A couple of examples of change. First, independence is at 46% in the Scottish Social Attitudes Survey: an all-time high and twice the level of five years ago. Second, the Scottish parliament (unlike the early days of devolution) is seen in surveys as the most important political body in the nation and more so than Westminster. Third, there is a lack of homogeneity in British politics. Indeed, we no longer have an overarching national politics: witness 2015, 2017 and Brexit. This leaves a problem as we still have Westminster and the UK government.
Finally, power in society has shifted in that traditional institutional authority has crumbled and significant anchors and reference points have imploded. Look at the case studies of RBS, Rangers FC and the Catholic church, all of which experienced 'big bangs,' while other once formidable forces such as the Labour party and the BBC have struggled to come to terms with this more disputatious society where power is held more contingently. I have long argued that the SNP wouldn't seamlessly inherit this situation, but that it would eventually become a problem for them. So it has turned out.
O'Hagan's intervention has, then, much to commend it, but there are omissions. It is noble to talk of 'a reconstituted Scotland,' but this comes over as a curious abstract: a land that is without many of its contemporary specifics, reference points and people. His intellectual citations are also of an obvious literary Scotland of old with few surprises or any contemporary examples.
There is little comment about the state of our democracy, its many flaws and exclusions. Not one historical or contemporary Scottish woman is cited (except the fictional Jean Brodie), and the only two women who are mentioned are Margaret Thatcher and Theresa May. He tells us that central Edinburgh's statues are an expression of 'the will of the people', which is the deceptive story elites have told us: 'the will' representing a tiny slither of privileged voices.
There is a flight of fancy about a new digital commons which O'Hagan takes to a utopia of unreality. He writes that Scotland can have a 'digital renaissance' and second Scottish Enlightenment and then goes even further, writing of our future global role in 'a new Gettysburg address for peace.' Some of this is so far removed from everyday Scotland's problems – about which he has next to nothing to say – that it feels like a diversion.
David Torrance says that Scottish independence has of late 'a surplus of literary dreamers' and the reference is understandable. This is half-right and half-wrong, which means he has a point, but we need to dig deeper. Scotland needs new storytellers, imaginers and free thinkers. We need a mix of dreamers, practical do-ers and rebels. We have to be prepared to break through orthodoxies – old and new, declining, current and emerging – and encourage people to say the unsayable, to bust through conventions, barriers and conformities which exist in any age and in Scotland today.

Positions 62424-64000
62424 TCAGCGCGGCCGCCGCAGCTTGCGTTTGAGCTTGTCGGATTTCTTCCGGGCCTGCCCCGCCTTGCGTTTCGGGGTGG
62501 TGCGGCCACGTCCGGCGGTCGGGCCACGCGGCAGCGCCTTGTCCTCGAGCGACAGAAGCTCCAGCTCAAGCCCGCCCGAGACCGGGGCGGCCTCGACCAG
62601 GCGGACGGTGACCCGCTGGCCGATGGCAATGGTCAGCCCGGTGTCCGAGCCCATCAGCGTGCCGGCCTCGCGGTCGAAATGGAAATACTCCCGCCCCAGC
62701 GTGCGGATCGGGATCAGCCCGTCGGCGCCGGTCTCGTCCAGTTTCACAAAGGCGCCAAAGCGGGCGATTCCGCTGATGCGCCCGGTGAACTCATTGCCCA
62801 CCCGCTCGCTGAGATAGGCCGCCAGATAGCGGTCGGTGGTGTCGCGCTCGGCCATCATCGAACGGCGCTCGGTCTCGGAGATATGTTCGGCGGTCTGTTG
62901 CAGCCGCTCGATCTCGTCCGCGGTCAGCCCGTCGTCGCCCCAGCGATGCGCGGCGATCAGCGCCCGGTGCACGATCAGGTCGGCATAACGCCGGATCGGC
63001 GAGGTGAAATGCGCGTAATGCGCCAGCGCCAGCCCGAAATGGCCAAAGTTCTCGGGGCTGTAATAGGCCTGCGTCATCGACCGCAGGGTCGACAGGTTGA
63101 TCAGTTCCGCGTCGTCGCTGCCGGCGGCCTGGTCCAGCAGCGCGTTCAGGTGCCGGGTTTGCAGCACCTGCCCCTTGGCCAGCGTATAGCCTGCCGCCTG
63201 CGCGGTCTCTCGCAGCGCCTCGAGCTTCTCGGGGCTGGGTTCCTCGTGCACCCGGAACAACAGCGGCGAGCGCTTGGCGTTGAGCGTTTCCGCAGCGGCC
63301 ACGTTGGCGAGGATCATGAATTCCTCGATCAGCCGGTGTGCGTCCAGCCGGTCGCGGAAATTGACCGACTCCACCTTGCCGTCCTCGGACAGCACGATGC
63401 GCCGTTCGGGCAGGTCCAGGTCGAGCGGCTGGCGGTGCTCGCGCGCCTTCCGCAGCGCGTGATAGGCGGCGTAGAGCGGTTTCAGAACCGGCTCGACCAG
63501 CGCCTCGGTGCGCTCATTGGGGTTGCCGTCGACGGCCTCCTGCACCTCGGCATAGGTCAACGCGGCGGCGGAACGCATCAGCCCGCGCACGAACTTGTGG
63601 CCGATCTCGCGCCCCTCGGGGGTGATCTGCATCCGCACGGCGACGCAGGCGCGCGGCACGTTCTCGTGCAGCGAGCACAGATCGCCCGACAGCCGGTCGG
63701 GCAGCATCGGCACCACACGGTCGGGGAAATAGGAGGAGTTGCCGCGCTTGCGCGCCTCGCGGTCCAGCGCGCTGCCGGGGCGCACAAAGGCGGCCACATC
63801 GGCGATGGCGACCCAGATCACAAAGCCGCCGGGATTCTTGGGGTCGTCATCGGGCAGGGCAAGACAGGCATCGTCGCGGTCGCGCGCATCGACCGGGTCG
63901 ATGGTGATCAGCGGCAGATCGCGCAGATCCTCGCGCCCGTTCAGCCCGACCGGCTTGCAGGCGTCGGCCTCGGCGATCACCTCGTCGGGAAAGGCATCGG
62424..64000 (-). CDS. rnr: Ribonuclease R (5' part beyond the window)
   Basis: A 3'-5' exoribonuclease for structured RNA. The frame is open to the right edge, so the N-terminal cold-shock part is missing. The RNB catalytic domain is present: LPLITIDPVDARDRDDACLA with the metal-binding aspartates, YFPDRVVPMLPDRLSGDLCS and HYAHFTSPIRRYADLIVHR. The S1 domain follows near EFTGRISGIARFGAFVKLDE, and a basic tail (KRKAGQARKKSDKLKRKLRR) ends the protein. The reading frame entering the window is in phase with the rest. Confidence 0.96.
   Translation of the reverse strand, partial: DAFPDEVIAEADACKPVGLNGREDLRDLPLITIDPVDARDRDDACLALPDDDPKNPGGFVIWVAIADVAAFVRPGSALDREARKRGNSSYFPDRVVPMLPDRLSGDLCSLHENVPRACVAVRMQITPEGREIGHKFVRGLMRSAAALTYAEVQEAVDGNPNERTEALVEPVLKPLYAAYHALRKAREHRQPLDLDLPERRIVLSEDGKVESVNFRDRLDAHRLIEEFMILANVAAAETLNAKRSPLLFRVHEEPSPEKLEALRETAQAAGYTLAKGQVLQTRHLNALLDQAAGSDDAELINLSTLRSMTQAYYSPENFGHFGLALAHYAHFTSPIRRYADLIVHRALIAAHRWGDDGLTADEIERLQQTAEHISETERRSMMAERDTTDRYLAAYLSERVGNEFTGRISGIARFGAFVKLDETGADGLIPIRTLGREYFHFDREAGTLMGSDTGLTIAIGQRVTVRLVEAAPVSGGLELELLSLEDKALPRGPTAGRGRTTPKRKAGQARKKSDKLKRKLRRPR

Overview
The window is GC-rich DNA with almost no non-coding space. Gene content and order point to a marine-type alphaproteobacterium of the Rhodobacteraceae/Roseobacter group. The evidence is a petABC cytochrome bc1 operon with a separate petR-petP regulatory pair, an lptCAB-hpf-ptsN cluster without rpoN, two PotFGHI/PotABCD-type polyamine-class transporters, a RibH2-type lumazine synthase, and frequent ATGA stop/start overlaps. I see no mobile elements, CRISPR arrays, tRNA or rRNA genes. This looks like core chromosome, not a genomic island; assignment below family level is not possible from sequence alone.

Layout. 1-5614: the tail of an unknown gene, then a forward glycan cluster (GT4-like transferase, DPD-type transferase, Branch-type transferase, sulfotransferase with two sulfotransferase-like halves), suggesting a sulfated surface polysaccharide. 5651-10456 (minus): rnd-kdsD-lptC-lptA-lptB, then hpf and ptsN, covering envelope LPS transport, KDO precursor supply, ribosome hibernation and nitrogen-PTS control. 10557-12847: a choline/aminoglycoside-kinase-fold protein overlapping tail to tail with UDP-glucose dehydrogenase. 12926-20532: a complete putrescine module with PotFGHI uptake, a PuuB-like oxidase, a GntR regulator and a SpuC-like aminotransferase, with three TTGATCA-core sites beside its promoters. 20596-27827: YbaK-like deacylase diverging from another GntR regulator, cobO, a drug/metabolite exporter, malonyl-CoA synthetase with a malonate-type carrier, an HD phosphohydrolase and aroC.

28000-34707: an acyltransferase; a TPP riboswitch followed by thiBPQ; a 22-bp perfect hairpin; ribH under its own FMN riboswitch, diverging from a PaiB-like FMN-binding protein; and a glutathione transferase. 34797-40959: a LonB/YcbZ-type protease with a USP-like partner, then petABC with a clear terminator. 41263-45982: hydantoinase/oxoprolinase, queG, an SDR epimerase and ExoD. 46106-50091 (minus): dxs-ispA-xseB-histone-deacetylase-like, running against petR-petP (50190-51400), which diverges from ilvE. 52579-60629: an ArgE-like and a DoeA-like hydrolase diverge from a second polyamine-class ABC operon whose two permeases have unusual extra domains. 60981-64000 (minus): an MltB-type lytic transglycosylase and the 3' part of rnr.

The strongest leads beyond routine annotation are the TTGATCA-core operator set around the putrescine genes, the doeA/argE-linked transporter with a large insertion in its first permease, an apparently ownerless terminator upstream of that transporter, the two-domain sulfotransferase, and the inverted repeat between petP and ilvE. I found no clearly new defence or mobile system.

We could do with being more grounded, humble and honest: the foundation stones for any boldness and radicalism. One universal truth we have to navigate is 'the danger of a single story': the words a warning from the Nigerian writer Chimamanda Ngozi Adiche. She wrote that when we reject this and 'realise that there is never a single story about any place, we regain a kind of paradise.'
Stories have their limits too. We need facts about the economy, public spending and structural deficit – all of which have become clouded in our adversarial times. This is a point made in Alex Massie's take on O'Hagan in the Times where he writes that 'culture and politics now lead in two different, perhaps irreconcilable, directions.' But it is too simple to say, as Massie does, that culture is defined by Scottishness and nationalism, and politics by unionism. Instead, there is an inter-relationship between culture and politics, and most politicians, the SNP included, have little to say on the former.
Let's have more storytellers and even literary dreamers, but recognise that such imaginations rarely translate easily into the pressures of government. We need the courage to tell multiple stories and also to make a stand for a debate. We could even recognise that there is a culture in politics and a politics in culture.